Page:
Two Candids

by Phinehas


Candid
by Lorey Barnum, on Flickr


Candid
by Lorey Barnum, on Flickr

I know: I almost always photograph birds, and that's what I seek out. However, when something else interesting appears, I shoot that also. That was the case with this family of "rock-chucks." They are much like the woodchucks in the eastern half of the US; these are a bit smaller and lighter in color, etc. Grizzly bears & eagles love 'em.
Taken with the E-5, 300/2.8 & 2X tc cropped. Hand-held, braced.
~Ken

adapter help

by rbelyell

hi
i am new to 4/3 having just purchased a Panasonic L1 with leica 14-50/2.8. that rig works great.

i wanted to use my zeiss 120/2.8 pentacon 6 mount on the L1. i have a P6>nikon AI mount adapter with focus confirm chip that i have used well on my kodak slr/n, also nikon mount. i get the green confirm light when subject is in focus.

to use on my L1 the same way i bought a Roxsen nikon AI>4/3 mount adapter, also with focus confirm chip. i turned the 'No Release Without Lens' to 'off on the camera. i attached the lens with P6>nikon adapter to the nikon>4/3 adapter. with camera off i mounted onto my L1.

when i turn on the camera i get an error message which reads Please Turn Camera Off Then Turn On Again. when i do i get the same message over and over. i rechecked all my adapter attachments and theyre all solid.

anyone have any idea whats wrong?

thanks!

Fire Dancer

by Phinehas

My first serious attempt at doing something like this, action at night. The 45MM 1.8 proved its worth to me. I think they came out 'acceptable'. The young lady was ecstatic when she saw them. It's so rewarding seeing the happiness of someone that you've done something for just for the reason of doing it for them and not for monetary gain.


Fire Dancer
by Lorey Barnum, on Flickr


Fire Dancer
by Lorey Barnum, on Flickr


Fire Dancer
by Lorey Barnum, on Flickr


Fire Dancer
by Lorey Barnum, on Flickr

So I've had my current lens line up for a while now, and I've grown a little tired of the focal lengths I am using. So I'm thinking of putting all of them up for sale (except the 60mm macro, I haven't had that for long), and getting something else.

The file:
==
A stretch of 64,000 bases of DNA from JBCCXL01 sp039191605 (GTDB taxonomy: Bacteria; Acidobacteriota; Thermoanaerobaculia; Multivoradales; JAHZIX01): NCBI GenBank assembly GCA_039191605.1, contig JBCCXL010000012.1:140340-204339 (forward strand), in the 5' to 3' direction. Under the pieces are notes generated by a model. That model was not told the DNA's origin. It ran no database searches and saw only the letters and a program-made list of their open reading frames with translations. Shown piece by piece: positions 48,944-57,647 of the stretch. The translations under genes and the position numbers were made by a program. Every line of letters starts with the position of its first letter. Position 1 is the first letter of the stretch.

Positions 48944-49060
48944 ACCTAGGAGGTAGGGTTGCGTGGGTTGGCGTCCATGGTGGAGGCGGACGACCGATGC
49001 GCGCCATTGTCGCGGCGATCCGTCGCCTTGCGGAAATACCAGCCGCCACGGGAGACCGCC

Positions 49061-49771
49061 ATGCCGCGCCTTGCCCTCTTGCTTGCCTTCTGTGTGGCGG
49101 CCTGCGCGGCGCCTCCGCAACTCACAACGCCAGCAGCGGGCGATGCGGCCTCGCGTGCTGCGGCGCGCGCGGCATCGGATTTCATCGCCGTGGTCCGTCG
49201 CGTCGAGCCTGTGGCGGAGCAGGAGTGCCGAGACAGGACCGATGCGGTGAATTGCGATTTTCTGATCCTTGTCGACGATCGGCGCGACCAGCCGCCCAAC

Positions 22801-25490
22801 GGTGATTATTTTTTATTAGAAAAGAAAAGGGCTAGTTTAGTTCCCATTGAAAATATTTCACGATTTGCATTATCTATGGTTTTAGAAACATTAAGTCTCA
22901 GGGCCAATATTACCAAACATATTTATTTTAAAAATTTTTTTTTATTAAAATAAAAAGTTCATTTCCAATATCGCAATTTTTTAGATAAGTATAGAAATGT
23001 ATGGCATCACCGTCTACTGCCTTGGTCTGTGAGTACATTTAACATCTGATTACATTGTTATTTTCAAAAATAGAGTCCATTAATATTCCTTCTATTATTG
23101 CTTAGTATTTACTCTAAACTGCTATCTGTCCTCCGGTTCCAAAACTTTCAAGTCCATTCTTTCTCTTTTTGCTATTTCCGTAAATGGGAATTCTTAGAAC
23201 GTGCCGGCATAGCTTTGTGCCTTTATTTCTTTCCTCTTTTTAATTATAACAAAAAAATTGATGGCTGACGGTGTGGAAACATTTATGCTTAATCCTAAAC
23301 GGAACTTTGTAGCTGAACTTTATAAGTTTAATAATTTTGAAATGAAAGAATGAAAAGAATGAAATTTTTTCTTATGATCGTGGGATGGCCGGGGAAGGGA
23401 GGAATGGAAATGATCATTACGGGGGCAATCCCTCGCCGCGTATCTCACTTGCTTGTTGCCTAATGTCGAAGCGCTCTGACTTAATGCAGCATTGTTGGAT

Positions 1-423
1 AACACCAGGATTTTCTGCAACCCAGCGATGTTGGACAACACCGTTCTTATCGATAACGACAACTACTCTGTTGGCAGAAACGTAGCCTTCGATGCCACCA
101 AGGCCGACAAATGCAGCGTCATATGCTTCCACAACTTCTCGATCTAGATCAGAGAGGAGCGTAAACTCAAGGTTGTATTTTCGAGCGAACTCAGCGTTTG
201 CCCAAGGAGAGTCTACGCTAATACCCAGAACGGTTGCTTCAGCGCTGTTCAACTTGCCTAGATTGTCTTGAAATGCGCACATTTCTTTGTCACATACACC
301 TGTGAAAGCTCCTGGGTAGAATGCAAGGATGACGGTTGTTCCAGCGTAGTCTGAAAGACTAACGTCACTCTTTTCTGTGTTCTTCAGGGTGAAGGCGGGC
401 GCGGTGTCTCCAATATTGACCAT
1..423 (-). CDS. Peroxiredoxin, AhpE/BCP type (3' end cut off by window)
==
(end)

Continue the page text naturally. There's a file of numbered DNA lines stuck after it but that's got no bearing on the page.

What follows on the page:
The lens I really want is the 7-14mm f/2.8, but since its brand new there are none on the used market and brand new its $1300 which right now is a non-starter for me, I can't afford the damn thing even if I sell everything.

So should I wait and save, or should I settle for a 9-18mm as an in-between?

I'm also thinking of getting a nifty-fifty, but can't pick between the faster aperture of the Panasonic 25mm f/1.4 and the smaller weight of the Olympus 25mm f/1.8!

At the same time, the Panasonic 35-100mm f/2.8 has approached very good value for money, and since after selling stuff I won't have a telephoto lens, I'll likely need one :confused: I'm likely to travel to SE Asia during the winter and this would be the most useful of all lenses for a trip like that.

Oh, decisions, decisions.

I was at a wedding recently for my wife's brother, and I had organized a sunset photo shoot for them near the beach. The Photographer was in another car which drove past the location, so he was late.

Stressed out that the photographer might actually miss the sunset entirely (he couldn't find the right place as he had never been there, and the guy that did know it was in, well, "a very merry condition") I decided to shoot a few pictures myself!